The overwhelming majority of Planned Parenthood's services involve screening for and treating sexually transmitted diseases and infections, as well as providing contraception.

Who goes to Planned Parenthood?

Title X and Medicaid are programs that target low- to middle-income Americans, and many of Planned Parenthood's patients are likewise lower-income. As of 2012, 79 percent of people receiving services from Planned Parenthood lived at 150 percent of the federal poverty level or lower (that comes out to around $18,500 for a single adult), according to a March Government Accountability Office report.

What does the law say on funding abortions?

Title X does not allow federal funds to be used for abortions. Medicaid, however, does allow government money to be spent on them — in very restricted cases.

The 1977 Hyde Amendment dictated that federal Medicaid funds could only be used to fund abortions in cases of rape, incest or to protect the life of the mother. However, some states have expanded cases in which they will provide funds. Currently, 17 states allow funds to be used for "medically necessary" abortions. In those cases that these states count as medically necessary but that are not permitted by the federal guidelines, states cover the cost alone.

What would it mean to "defund" Planned Parenthood and would it save taxpayers money?

Efforts to strip Planned Parenthood of public dollars go back decades, as Kaiser Health News' Julie Rovner wrote recently. The most recent attempt, known as S. 1881, would have stripped Planned Parenthood of federal funding and made it "available to other eligible entities to provide women's health care services." Senate Democrats, however, successfully blocked that bill this week.

Defunding the group might cut some spending and accomplish one Republican anti-abortion goal, but it could also backfire, as Congressional Budget Office Director Keith Hall wrote this week in a letter addressing S. 1881.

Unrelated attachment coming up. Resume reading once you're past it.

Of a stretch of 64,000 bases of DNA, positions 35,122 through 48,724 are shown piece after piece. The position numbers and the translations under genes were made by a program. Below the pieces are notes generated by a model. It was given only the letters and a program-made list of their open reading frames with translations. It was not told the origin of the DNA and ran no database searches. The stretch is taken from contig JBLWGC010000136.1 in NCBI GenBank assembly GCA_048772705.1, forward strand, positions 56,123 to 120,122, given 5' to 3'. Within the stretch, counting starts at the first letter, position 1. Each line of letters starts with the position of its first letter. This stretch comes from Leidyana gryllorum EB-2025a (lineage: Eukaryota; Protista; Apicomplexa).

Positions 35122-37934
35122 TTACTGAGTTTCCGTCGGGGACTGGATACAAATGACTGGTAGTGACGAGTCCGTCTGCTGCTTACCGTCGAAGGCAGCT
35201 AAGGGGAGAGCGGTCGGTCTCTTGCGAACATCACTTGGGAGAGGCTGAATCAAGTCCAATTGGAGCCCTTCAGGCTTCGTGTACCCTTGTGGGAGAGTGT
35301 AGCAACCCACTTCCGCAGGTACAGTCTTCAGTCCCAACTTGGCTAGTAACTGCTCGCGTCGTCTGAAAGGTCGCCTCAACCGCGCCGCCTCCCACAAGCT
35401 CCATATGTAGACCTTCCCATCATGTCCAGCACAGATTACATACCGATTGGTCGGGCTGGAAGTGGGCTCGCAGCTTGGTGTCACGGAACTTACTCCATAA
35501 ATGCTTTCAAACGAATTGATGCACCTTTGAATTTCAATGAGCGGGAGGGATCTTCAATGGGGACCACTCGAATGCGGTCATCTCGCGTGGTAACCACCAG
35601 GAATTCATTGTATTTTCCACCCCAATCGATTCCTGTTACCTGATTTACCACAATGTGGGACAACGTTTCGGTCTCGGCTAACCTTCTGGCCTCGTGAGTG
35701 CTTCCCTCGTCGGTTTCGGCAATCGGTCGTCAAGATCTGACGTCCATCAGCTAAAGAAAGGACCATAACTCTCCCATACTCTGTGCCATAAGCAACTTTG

Though the CBO didn't do a full, formal analysis of the bill, Hall pointed out that while the bill could cut government spending, it could also increase it. While displacing Title X funding from Planned Parenthood to other clinics, the bill could have cut Medicaid spending as some beneficiaries might fail or decide not to seek out family planning services at other clinics. But on the other hand, it could have led to more spending (not to mention more unplanned pregnancies):

"CBO also expects that some of the services that would not be used if S. 1881 was enacted would include those that help women avert pregnancies and deliveries. Reduced use of such services would be expected to lead to additional births, increasing federal spending, primarily for Medicaid. In addition, some of those children would themselves qualify for Medicaid and possibly for other federal programs."

To be clear, the CBO didn't come to a firm conclusion on whether more or less spending is more likely.

However, it's important to remember that these bills could only cut federal funds. States could still spend money to help Medicaid consumers, for example, use Planned Parenthood services.

Of course, without federal reimbursement, it could make those services much more expensive for those states. Abortion-rights advocates also argue that redirecting funding to other clinics could limit lower-income Americans' access to family planning services, as other clinics may not have the capacity to handle the new customers, for example.

Updated Aug. 5, 10:20 p.m. This article was updated with additional information about Planned Parenthood's statistics on the number of abortions it provides.

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Danielle Kurtzleben is a political reporter assigned to NPR's Washington Desk. She appears on NPR shows, writes for the web, and is a regular on the NPR Politics Podcast. She is covering the 2020 presidential election, with particular focuses on on economic policy and gender politics.